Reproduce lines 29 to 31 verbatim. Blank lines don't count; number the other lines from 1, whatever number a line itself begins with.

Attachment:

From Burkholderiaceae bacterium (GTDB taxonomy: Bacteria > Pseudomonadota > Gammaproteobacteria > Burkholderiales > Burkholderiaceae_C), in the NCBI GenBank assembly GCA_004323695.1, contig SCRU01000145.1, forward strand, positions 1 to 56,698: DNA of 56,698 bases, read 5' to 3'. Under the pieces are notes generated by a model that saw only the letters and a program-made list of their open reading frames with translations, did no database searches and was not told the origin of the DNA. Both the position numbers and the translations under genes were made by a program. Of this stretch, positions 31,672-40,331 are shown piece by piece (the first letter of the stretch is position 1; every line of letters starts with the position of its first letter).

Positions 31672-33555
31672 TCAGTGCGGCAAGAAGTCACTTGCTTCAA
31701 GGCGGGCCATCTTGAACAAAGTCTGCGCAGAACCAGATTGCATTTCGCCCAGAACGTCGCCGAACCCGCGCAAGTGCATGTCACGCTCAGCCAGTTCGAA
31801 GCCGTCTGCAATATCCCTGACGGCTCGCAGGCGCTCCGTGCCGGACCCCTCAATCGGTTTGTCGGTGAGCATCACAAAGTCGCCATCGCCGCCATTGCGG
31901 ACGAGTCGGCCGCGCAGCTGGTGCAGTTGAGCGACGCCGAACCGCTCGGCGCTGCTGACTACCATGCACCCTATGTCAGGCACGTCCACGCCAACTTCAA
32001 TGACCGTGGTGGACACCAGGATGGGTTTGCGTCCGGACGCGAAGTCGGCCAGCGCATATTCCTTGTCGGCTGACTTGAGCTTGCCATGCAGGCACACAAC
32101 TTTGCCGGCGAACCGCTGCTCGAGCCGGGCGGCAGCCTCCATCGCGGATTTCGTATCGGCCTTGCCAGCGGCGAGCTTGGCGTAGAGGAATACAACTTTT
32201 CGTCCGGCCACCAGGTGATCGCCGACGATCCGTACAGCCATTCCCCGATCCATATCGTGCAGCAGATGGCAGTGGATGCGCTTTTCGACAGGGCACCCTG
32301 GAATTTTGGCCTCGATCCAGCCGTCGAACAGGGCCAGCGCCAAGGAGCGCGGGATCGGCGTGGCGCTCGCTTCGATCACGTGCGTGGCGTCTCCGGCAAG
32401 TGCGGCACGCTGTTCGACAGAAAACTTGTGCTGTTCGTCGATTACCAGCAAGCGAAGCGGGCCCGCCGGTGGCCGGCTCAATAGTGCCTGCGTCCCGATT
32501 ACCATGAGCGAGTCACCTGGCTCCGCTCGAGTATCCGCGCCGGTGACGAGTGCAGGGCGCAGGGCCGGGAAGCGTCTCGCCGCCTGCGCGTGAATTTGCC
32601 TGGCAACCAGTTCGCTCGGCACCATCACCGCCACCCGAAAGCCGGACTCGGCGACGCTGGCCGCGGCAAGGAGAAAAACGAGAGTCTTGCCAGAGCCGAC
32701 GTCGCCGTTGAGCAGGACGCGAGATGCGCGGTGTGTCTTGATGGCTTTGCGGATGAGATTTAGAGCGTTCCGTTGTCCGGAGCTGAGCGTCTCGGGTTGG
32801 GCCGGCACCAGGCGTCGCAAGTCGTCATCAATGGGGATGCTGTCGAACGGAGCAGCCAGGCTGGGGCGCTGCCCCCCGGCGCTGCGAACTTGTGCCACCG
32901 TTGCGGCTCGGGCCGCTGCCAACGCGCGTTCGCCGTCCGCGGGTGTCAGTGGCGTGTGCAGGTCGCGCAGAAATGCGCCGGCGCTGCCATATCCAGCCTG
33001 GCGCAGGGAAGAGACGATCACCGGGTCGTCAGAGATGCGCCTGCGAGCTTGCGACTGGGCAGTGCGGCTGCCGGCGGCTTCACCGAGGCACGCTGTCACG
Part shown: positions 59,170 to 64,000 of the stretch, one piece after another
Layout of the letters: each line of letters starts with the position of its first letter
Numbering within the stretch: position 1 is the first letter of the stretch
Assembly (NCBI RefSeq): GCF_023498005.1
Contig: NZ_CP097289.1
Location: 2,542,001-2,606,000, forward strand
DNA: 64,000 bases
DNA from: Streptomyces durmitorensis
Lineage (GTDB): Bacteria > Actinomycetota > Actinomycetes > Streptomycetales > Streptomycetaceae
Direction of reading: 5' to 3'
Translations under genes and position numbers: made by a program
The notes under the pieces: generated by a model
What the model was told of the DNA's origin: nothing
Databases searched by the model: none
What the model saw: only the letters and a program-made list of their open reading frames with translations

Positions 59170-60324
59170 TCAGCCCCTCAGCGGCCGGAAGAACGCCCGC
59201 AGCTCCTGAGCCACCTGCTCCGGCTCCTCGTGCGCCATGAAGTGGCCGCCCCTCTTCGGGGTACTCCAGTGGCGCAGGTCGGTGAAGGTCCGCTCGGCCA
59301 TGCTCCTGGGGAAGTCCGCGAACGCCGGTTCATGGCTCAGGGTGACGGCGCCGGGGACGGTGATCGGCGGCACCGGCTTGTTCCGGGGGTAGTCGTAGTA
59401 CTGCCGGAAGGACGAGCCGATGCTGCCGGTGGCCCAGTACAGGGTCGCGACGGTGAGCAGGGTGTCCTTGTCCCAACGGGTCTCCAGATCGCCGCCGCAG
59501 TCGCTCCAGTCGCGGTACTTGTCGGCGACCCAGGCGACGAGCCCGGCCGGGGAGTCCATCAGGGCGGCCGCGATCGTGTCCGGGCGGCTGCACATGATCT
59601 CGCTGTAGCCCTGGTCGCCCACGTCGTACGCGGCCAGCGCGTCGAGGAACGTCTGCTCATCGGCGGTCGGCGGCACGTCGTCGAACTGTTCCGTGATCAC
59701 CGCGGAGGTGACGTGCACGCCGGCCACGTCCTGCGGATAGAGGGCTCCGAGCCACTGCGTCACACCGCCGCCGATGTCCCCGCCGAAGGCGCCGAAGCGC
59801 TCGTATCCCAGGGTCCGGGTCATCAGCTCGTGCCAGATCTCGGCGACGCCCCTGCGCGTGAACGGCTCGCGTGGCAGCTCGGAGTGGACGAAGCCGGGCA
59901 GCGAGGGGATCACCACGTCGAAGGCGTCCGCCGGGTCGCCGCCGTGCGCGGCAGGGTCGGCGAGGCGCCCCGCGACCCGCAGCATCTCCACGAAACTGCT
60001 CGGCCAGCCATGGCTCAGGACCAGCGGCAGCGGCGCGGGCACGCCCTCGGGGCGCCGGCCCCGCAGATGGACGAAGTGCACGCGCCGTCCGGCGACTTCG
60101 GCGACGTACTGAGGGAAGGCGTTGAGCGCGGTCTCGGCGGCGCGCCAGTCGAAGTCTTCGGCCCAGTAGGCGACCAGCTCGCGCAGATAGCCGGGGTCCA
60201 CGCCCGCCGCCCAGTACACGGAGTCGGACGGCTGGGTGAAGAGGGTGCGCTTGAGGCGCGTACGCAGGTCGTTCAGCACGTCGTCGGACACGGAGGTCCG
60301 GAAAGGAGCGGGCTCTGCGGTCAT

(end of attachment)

The notes under the pieces: generated by a model
What the model was told of the DNA's origin: nothing
Databases searched by the model: none